Shiloh Heimman, a sophomore majoring in chemical engineering, applied for the USF Federal Credit Union’s (FCU) “Are You the Best Bull?” promotional competition for “the awesome prize,” she said – a trip to Pamplona, Spain, to participate in the famed Running of the Bulls.
Yet the contest recently came under fire from People for the Ethical Treatment of Animals (PETA) for promoting the “cruel treatment” of the bulls. During the annual Pamplona run, bulls are released in a city street and run to a bullring where they are killed in bullfighting events.
The competition, which asked participants to upload videos no longer than 60 seconds to YouTube about creative ways they are financially savvy in the current economy, last month offered a grand prize of sending the winner to Pamplona or a cash prize of equal monetary value.
When Senior Special Project Coordinator and PETA spokeswoman Alicia Woempner, at PETA’s headquarters in Virginia, received “several” complaints from USF students and alumni, she said she wrote a letter to the credit union’s CEO Richard Skaggs to request he stop promoting animal cruelty, an aspect of bull racing that Woempner said few know of.
“Most people are horrified to learn that the bulls are tortured to death in the rings,” she said. “Once most people learn about this cruelty, they no longer support this.”
Skaggs, who responded promptly to Woempner’s letter, said animal cruelty would be taken into account when creating future promotions.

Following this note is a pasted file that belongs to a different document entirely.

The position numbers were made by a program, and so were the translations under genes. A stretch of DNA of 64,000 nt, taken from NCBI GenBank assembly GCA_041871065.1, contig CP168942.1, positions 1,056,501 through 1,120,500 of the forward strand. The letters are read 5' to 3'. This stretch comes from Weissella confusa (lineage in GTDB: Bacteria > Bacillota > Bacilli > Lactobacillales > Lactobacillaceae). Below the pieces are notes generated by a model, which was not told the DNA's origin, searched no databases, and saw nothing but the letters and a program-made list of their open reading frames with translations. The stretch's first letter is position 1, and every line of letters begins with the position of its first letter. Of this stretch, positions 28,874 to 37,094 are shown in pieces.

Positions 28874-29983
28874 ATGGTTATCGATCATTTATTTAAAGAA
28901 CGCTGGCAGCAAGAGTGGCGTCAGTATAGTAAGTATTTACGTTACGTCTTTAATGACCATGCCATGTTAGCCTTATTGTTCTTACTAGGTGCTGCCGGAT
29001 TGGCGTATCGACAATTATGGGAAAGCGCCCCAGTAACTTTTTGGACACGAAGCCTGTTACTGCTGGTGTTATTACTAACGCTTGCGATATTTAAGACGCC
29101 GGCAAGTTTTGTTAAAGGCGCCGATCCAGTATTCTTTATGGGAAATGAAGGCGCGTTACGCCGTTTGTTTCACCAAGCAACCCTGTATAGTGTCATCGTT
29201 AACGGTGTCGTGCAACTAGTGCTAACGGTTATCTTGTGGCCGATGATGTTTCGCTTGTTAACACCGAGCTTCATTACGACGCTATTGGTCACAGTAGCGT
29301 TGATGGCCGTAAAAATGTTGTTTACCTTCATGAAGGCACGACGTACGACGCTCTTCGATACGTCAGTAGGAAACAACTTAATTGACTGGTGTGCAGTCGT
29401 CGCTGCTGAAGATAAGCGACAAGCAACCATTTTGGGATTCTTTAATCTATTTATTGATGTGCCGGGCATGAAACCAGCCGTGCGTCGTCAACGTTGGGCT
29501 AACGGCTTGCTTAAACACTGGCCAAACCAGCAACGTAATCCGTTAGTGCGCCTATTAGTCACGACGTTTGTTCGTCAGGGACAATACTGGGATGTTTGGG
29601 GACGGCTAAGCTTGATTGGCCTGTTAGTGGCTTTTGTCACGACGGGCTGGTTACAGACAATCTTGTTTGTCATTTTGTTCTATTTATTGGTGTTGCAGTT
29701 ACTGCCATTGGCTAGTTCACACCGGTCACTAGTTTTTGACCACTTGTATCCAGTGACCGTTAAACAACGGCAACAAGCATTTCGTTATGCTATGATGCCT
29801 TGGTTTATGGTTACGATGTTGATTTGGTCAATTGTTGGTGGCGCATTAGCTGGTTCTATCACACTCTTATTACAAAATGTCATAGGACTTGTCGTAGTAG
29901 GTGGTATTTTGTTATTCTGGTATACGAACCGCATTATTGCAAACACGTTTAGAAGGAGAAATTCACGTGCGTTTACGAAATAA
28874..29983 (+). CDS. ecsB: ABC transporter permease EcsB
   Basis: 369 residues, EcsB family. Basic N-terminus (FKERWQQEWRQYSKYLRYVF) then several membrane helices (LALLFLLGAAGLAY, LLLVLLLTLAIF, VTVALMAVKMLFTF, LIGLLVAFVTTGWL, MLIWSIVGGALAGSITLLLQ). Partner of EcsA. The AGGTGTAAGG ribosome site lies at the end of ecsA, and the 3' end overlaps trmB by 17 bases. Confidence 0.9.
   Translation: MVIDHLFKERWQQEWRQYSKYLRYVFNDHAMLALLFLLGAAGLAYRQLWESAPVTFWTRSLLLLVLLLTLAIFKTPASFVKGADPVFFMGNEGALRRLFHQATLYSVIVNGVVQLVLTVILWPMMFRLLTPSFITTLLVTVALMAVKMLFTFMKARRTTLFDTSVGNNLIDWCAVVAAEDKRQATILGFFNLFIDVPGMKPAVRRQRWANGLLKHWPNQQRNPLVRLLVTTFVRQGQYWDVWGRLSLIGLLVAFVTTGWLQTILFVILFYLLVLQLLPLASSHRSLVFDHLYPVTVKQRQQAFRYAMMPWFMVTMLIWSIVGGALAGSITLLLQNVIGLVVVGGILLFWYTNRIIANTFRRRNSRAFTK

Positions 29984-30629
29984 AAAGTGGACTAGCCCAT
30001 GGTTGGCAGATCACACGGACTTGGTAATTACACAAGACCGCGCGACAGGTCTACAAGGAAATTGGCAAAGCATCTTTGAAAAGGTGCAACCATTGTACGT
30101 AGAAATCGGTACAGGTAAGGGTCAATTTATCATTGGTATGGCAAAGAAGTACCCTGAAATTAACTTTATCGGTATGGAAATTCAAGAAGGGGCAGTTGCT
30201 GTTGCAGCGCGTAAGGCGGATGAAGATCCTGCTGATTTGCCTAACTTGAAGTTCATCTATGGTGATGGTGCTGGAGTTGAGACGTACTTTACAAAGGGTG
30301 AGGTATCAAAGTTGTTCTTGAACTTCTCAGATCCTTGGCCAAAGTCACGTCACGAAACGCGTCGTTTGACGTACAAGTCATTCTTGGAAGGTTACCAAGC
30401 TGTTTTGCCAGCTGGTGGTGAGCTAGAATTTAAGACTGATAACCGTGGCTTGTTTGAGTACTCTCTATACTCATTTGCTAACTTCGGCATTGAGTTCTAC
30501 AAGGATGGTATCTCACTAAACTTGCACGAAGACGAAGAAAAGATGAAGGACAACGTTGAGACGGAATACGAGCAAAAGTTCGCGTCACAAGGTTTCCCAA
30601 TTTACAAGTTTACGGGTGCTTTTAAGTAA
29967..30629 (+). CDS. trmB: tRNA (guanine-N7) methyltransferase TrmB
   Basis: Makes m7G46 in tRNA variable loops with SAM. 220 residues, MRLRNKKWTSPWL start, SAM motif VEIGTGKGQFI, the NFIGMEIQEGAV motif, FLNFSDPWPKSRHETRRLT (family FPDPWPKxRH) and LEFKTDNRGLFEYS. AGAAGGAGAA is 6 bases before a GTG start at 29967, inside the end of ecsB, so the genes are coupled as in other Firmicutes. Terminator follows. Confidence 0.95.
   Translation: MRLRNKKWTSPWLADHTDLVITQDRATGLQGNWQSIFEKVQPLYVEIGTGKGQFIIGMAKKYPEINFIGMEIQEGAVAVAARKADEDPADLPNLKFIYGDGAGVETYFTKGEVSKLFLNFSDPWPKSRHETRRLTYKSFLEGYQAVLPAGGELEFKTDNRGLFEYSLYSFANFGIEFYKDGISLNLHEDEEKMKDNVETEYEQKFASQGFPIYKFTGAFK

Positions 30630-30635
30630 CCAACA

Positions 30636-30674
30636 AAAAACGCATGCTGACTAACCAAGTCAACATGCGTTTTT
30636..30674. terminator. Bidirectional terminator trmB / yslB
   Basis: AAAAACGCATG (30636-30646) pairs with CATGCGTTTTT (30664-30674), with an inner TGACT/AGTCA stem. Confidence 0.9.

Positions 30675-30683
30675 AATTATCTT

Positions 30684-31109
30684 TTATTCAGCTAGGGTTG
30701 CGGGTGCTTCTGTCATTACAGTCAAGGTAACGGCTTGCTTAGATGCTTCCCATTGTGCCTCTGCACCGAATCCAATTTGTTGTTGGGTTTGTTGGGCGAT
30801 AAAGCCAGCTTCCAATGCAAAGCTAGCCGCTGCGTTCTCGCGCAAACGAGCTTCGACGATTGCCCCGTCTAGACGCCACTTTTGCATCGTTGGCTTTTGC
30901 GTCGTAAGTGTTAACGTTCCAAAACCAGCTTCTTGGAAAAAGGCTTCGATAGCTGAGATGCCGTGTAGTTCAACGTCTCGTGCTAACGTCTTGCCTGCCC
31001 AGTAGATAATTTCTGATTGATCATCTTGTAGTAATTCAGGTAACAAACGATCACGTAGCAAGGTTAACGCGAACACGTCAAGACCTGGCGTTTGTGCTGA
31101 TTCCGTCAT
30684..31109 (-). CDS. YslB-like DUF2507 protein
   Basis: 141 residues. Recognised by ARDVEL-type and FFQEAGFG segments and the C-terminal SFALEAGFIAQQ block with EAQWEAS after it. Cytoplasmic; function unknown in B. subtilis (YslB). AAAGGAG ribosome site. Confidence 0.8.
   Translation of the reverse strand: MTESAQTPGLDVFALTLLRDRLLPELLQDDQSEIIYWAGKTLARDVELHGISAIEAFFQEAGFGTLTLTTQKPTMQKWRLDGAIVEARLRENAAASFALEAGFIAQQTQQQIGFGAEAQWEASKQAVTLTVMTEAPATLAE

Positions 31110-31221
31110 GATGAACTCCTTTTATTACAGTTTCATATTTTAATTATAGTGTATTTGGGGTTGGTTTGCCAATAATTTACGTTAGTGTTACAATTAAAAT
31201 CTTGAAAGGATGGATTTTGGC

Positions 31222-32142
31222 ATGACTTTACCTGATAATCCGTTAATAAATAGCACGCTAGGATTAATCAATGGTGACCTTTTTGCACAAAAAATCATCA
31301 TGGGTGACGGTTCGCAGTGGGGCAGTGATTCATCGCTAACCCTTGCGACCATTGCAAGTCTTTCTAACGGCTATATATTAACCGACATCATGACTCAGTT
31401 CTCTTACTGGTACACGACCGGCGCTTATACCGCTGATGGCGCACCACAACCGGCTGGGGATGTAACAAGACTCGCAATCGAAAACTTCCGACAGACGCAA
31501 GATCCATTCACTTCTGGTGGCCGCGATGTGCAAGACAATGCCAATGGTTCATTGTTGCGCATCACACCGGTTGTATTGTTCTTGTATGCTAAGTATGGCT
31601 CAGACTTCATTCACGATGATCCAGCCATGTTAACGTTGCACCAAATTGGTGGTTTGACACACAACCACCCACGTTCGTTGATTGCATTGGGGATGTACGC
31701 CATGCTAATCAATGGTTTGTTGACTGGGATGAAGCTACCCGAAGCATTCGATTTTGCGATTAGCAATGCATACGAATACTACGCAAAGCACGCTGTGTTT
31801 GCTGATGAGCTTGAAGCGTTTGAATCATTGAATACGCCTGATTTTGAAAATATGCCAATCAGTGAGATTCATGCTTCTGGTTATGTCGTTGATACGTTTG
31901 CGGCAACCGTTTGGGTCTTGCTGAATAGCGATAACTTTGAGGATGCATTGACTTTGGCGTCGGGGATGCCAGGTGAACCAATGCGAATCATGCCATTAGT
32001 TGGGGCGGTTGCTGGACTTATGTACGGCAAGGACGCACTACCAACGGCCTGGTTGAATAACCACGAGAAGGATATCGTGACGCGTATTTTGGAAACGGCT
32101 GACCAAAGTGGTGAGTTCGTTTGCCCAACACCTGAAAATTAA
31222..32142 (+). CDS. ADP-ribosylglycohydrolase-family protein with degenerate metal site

“We certainly agree we will look at the structure of any future promotion that we have, but to win a prize as a trip or a cash alternative will more than likely be part of the promotion,” he said. “The competition has always allowed for them to choose either a trip to Spain or accept the monetary value of the trip to Spain in lieu of going to Spain. We want to still present both options to the individual and allow them to choose in terms of the winning.”
Woempner said the credit union’s swift response to the situation was one that should be praised.
“We commend the credit union for their compassionate decision to end this promotion once they learned about the cruelty involved,” she said. “(Skaggs) responded very quickly and compassionately to the letter. He said he was simply unaware of the cruelty involved in this promotion.”
Heimann, who first heard of the contest through Bull Market, uploaded a 57-second video to the FCU’s Facebook page in which she spoke of the ways she saves money through carpooling and vintage shopping.
Skaggs said the intent of the competition was not to reward the winner with the opportunity to watch bullfights, but rather to stimulate creativity in regards to financial literacy.
“The promotion was never for the Running of the Bulls,” he said. “The promotion was built around submitting YouTube videos to share what people did (that was) creative during the economic downturn. The award was never presented to be the Running of the Bulls, it was only a reference that we were trying to tie in with USF Bulls. In the itinerary if they do choose to visit (the bull racing event), they do not have to. It’s up to the individual’s discretion.”
However, Skaggs said Pamplona was chosen as the trip destination because of the Running of the Bulls.
The grand prize winner, as well as the second and third place winner, of the competition will be notified this week. Skaggs said the equal monetary compensation value of the grand prize has yet to be determined, as hotel costs in Spain are still being explored, but the second place winner will receive $500 and the third place winner will receive $200. Skaggs said the winners have already been selected by judges.
Heimann said if she were to win the competition, the option of accepting an equal monetary value would “definitely not” be something she would choose.
“I would definitely pick the trip to Spain,” she said. “Money just doesn’t have anything culturally.”